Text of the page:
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April 18, 2012

Egypt: How would you rate the presidential candidates? Part 1

The Canadian Charger

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On May 23 and May 24, Egyptians are going to the poll to choose their president. During May 11 - 17 Egyptians living outside the country will get the same chance. Today there are some 20 candidates, expected to trim down to about 10 in the weeks to come as some will be declared legally not qualified and others will withdraw.

The main question now is: How would voters rate any candidate? Here is a score sheet that voters can use. The final score is the average of 10 scores, half allocated to the candidate’s election program and the other half is allocated to the candidate himself. For a candidate to “pass” he must score 80% or more overall and must score at least 70% in every category.

The Program

This is very important as it can be used to hold the candidate accountable once he becomes a president. Very few candidates have a well-researched program. 50% of the overall score is allocated to the program and are distributed evenly in 5 categories:

1. How clear are the goals and the strategy for economic development and social justice? This must include details of how to achieve them over short, medium and long terms.

2. A realistic timetable for achieving those goals.

3. Implementation of specific mechanisms to achieve those goals.

4. Distinction between strategic goals and means to achieve these goals.

5. The extent of studying the experiences of other developing countries, like China, India, Malaysia, Turkey, Brazil and South Africa, in identifying the strategic plan above for achieving both economic development and social justice (more on this topic later).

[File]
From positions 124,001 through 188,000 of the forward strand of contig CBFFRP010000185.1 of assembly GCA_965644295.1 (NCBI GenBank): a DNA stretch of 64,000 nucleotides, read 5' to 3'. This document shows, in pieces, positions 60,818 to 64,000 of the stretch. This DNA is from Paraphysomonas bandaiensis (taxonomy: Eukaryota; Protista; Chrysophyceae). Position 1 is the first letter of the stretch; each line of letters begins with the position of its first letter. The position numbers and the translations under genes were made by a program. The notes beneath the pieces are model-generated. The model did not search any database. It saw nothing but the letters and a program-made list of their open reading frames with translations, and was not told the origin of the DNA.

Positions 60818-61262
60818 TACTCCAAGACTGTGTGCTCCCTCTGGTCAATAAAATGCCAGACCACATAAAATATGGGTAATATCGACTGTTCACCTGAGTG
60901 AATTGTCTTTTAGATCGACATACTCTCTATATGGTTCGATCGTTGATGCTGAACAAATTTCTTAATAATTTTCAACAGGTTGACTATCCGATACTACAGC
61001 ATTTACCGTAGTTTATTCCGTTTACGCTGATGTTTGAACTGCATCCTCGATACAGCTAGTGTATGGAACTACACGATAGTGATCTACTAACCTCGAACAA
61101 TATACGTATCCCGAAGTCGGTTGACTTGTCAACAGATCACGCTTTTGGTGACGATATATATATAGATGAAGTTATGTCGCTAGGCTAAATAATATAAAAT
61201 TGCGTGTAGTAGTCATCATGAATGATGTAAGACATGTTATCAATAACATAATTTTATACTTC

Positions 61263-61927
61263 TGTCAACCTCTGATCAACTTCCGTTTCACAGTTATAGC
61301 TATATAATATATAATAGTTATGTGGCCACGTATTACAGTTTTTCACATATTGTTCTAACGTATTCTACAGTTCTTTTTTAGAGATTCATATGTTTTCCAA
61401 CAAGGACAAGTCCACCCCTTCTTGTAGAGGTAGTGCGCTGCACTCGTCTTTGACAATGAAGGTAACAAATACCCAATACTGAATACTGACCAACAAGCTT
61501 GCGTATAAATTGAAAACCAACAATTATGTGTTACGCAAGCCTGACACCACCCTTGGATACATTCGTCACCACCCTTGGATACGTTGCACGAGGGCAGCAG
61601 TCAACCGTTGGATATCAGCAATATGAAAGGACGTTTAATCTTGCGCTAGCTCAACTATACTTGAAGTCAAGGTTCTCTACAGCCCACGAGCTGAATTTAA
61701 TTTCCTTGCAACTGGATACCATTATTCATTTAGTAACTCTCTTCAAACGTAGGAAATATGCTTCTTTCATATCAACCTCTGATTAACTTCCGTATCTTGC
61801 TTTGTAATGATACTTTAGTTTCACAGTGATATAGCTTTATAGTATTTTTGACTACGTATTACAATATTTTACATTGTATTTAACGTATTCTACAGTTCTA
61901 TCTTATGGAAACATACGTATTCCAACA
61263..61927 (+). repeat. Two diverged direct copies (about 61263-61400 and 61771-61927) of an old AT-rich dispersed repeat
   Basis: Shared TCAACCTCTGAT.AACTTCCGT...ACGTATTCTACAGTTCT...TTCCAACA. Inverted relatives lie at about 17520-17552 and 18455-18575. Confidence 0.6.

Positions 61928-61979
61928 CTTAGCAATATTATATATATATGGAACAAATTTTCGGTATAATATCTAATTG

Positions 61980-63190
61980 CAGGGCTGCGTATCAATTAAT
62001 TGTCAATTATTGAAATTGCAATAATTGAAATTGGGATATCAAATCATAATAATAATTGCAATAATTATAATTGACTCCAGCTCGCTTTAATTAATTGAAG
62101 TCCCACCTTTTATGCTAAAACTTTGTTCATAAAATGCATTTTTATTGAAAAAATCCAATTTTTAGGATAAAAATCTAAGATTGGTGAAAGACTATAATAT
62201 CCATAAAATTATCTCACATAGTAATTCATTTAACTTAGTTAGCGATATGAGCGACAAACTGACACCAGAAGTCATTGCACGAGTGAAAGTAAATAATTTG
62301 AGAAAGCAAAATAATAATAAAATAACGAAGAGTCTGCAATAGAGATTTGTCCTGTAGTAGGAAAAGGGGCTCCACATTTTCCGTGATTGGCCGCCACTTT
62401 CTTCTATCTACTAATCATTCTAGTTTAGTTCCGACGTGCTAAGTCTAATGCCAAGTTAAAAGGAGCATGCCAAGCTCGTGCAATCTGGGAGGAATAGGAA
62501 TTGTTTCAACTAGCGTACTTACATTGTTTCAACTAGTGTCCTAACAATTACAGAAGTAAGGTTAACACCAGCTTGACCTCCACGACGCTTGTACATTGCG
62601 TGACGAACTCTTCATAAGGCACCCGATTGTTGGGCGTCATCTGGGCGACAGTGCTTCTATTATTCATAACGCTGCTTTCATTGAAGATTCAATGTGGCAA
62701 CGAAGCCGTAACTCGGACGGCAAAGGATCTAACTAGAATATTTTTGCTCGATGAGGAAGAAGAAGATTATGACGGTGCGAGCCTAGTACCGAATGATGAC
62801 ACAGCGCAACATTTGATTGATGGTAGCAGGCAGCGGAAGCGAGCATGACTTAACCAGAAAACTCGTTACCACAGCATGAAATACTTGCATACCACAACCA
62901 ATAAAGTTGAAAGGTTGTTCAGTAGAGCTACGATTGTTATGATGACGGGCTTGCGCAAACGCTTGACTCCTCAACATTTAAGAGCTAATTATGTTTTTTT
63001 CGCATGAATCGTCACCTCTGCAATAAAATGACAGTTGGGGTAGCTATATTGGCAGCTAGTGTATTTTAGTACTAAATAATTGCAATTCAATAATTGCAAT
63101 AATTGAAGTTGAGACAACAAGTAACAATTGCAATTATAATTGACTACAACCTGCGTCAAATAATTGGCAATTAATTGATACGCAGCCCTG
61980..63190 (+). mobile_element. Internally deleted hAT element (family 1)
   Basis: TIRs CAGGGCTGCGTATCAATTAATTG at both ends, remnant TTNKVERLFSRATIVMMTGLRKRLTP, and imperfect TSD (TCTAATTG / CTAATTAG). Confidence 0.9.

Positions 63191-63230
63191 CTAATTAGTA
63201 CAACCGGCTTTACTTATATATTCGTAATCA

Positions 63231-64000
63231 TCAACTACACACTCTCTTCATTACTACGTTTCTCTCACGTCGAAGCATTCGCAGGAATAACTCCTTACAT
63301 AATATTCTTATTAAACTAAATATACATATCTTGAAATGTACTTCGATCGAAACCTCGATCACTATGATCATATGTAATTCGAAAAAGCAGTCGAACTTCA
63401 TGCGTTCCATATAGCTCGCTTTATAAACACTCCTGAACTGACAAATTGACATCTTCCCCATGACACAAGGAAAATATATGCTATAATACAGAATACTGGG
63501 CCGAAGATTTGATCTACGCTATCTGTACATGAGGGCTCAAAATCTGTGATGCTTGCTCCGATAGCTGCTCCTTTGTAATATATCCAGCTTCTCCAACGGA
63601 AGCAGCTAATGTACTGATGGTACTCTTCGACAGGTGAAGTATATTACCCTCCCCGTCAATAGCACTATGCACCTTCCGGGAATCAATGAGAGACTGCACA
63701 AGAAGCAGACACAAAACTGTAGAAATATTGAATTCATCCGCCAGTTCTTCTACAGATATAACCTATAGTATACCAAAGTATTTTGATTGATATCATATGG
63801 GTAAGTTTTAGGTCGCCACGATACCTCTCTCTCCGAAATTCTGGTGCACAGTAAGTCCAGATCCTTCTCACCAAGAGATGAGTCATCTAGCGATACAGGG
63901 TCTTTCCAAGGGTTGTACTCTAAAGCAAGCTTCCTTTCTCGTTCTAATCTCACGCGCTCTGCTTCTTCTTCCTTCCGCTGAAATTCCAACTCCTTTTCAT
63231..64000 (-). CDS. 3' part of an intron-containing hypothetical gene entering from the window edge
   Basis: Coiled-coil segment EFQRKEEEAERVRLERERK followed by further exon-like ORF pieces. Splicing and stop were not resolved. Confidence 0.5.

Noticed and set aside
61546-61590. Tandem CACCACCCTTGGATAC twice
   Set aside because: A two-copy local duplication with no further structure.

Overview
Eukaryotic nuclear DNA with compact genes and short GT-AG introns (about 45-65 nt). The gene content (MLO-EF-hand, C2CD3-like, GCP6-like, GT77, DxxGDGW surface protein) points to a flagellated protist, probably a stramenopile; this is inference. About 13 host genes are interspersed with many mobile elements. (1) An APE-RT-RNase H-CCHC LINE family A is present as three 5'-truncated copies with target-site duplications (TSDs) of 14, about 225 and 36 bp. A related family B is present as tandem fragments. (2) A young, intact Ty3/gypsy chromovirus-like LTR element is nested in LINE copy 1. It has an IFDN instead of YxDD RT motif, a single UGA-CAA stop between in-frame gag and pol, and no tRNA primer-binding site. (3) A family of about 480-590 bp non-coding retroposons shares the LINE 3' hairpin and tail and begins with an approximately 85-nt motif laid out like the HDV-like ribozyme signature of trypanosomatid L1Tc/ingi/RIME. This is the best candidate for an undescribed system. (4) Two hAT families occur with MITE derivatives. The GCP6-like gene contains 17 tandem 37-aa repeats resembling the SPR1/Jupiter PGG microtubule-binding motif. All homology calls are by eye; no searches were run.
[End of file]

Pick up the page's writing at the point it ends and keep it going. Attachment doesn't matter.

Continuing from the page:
The Person

50% of the score of this evaluation is concerning the candidate himself and shall be distributed equally on 5 categories:

1. His achievements during his career.

2. His track record for public service.

3. Ability to achieve the above national project.

4. The ability to lead a team working in a presidential institutional framework.

5. Free from involvement in political corruption during Mubarak regime.

All candidates except two will fail #2. It is sad that serving the public was not a high priority for all except two, Abu Alftoh and Sabahi. Thus only those will pass the test above.

Item 5 will exclude all Mubarak’s men, which is only fair.

The above methodology for evaluation is as objective as possible. It did try to avoid partisan politics, which is sadly dominating the current political scene in Egypt.

Although Egypt’s new constitution will not be in place by the time the new president starts his first day of work, I believe if voters use the above score sheet they can make a good choice.

The above score sheet is not casted in stone. I am inviting interested people to comment.

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